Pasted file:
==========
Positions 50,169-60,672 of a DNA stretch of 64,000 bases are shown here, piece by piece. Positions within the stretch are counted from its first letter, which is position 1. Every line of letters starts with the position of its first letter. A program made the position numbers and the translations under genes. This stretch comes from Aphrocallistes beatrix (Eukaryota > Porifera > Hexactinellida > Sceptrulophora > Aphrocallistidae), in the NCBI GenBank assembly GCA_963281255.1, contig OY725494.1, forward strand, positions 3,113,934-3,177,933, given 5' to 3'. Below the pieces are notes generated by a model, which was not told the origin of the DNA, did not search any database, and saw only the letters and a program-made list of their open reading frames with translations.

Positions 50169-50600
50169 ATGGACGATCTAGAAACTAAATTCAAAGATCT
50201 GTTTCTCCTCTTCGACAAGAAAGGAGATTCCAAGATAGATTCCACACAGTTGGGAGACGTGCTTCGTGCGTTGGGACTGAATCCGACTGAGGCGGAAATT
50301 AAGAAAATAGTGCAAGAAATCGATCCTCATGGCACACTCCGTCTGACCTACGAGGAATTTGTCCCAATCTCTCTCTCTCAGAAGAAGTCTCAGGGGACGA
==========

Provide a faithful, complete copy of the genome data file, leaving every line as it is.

Positions 50,169-60,672 of a DNA stretch of 64,000 bases are shown here, piece by piece. Positions within the stretch are counted from its first letter, which is position 1. Every line of letters starts with the position of its first letter. A program made the position numbers and the translations under genes. This stretch comes from Aphrocallistes beatrix (Eukaryota > Porifera > Hexactinellida > Sceptrulophora > Aphrocallistidae), in the NCBI GenBank assembly GCA_963281255.1, contig OY725494.1, forward strand, positions 3,113,934-3,177,933, given 5' to 3'. Below the pieces are notes generated by a model, which was not told the origin of the DNA, did not search any database, and saw only the letters and a program-made list of their open reading frames with translations.

Positions 50169-50600
50169 ATGGACGATCTAGAAACTAAATTCAAAGATCT
50201 GTTTCTCCTCTTCGACAAGAAAGGAGATTCCAAGATAGATTCCACACAGTTGGGAGACGTGCTTCGTGCGTTGGGACTGAATCCGACTGAGGCGGAAATT
50301 AAGAAAATAGTGCAAGAAATCGATCCTCATGGCACACTCCGTCTGACCTACGAGGAATTTGTCCCAATCTCTCTCTCTCAGAAGAAGTCTCAGGGGACGA